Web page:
Next year will be the 30th anniversary of Marts & Lundy introducing the fundraising world to automated prospect screening. Their Electronic Screening® service, programmed by my old friend Charles Headley, changed forever how organizations found their best prospects.
The goal was simple: find people in your database who have the capacity to give more than they are now, and the propensity to make a gift. You would think the reaction to this was universally positive. After all, the classic peer review sessions were breaking down under the weight of the volume of people, and the growing diversity of wealth.
But it turned out the first thing people wanted to see was their current top prospects. If they were not at the top then it must not work. This is a challenge screening companies have faced ever since.
Grenzebach Glier came along and solved the problem by heavily weighting past giving as the measure of affinity. Voila! Your current best donors were your future best donors. This started a debate which rages to this day: should you mix affinity, propensity, and capacity into a single score or should you create separate scores?
As you may have surmised from the title of this post I am a believer in love for a nonprofit’s mission (affinity), how philanthropic one might be (propensity), and how much one has to give away (capacity) being analyzed as separate elements. I will use one of my favorite beverages to explain:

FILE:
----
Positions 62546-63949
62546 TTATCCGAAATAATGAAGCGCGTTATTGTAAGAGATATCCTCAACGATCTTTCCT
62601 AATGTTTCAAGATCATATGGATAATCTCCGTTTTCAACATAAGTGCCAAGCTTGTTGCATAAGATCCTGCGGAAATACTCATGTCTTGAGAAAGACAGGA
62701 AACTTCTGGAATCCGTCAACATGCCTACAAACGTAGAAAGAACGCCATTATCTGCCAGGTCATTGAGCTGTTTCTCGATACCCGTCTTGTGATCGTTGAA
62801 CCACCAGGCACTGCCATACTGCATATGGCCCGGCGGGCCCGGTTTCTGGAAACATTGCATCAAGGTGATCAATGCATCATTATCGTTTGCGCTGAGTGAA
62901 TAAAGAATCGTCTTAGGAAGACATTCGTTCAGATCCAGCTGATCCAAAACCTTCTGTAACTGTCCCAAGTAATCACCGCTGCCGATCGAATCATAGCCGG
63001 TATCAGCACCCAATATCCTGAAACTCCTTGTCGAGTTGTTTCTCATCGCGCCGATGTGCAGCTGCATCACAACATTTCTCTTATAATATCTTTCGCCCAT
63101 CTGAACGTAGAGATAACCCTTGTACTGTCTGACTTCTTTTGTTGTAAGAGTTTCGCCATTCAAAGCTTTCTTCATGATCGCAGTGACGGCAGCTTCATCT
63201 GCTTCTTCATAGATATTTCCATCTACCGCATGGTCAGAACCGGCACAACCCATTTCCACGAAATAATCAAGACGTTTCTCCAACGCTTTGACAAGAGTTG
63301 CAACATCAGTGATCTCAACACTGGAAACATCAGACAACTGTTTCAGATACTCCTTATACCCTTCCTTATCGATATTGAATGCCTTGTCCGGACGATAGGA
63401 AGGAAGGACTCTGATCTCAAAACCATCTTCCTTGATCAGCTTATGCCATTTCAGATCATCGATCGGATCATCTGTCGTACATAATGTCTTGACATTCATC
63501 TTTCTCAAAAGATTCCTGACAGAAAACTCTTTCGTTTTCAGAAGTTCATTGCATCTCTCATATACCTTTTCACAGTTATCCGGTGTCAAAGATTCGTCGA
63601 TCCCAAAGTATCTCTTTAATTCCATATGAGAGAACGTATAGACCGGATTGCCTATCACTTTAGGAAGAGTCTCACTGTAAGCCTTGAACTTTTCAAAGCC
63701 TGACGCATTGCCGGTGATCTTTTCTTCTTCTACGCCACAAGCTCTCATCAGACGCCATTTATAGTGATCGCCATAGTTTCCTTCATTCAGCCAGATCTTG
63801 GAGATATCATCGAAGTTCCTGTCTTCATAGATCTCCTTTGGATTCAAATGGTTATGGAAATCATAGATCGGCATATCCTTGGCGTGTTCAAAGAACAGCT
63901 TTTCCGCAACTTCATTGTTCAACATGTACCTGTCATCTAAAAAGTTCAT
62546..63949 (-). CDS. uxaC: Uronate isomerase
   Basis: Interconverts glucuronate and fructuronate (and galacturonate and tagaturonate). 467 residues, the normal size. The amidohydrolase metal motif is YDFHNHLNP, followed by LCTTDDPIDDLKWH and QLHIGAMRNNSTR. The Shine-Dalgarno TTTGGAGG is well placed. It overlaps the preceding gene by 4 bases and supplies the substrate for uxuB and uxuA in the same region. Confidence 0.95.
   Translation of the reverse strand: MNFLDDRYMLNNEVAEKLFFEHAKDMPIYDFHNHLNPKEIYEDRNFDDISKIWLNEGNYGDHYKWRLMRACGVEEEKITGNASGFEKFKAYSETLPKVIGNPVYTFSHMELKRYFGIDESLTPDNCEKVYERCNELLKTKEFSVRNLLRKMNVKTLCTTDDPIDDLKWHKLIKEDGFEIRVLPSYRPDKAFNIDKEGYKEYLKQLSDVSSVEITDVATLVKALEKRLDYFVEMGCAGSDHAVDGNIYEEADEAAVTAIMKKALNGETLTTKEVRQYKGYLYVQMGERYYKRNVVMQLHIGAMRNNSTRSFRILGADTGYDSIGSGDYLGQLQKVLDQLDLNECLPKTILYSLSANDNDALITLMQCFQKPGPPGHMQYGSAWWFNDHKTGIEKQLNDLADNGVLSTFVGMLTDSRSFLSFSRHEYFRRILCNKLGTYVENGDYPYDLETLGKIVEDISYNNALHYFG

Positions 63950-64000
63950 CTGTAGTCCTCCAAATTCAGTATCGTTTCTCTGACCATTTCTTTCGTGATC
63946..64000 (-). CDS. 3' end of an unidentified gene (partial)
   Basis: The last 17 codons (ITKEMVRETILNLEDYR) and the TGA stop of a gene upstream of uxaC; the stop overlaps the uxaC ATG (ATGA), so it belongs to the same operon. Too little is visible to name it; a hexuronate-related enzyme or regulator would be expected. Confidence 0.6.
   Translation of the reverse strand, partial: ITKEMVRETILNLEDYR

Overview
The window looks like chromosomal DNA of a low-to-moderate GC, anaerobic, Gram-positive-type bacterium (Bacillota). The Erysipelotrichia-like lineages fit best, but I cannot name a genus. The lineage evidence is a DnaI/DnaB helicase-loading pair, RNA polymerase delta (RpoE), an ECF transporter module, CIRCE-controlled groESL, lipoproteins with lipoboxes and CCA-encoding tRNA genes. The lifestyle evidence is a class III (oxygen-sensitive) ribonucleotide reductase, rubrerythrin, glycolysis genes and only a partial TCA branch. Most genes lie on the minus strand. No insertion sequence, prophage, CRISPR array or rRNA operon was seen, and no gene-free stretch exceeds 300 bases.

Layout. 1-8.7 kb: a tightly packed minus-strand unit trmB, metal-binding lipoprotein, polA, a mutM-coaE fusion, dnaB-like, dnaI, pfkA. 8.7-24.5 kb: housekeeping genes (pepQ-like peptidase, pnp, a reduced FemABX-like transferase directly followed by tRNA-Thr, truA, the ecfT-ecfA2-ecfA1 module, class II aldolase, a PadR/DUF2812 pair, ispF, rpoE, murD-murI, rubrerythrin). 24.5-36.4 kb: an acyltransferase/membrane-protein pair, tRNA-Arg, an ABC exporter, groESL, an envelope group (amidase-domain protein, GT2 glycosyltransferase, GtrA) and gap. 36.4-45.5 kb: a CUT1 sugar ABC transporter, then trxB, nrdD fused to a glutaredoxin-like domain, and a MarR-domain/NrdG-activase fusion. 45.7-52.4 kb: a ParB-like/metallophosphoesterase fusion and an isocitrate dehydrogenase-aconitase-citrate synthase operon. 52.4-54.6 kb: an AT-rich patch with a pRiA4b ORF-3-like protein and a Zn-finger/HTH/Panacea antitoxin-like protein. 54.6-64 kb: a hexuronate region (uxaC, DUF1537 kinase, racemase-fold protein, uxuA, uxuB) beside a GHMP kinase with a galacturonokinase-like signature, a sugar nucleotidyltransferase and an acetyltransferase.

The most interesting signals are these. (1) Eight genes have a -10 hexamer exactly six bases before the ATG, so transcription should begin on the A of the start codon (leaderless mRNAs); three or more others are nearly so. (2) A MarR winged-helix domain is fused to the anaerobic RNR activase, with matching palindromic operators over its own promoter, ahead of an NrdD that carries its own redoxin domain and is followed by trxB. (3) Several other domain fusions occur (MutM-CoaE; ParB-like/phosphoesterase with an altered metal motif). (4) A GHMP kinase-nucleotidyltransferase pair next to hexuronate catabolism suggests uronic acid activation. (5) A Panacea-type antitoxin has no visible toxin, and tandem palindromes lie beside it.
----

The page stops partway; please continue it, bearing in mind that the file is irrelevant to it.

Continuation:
– You can love or hate Starbucks.
– You can love or hate coffee.
– You can afford Starbucks or not.
For the good folks in Seattle their best customers have the propensity for coffee, the capacity for expensive coffee, and an affinity for Starbucks. They know there are plenty of people who love to have their tasty concoctions but can’t afford FiveBucks. They also know there are people who think their coffee is too acidic and enjoy Dunkin their Donuts. Finally they also know there are people who can’t stand the smell of coffee (I’m married to one of those tea lovers).
In philanthropic terms this means someone with money who is a giver to others can still not be into your mission. Another might love everything you do, but has no discretionary dollars to share.
By measuring each aspect of a person separately you can then bring those individual elements together, and when you do your best prospects will be easy to see.
This approach also ensures that people lacking current affinity, but having capacity and/or propensity, are also easy to find.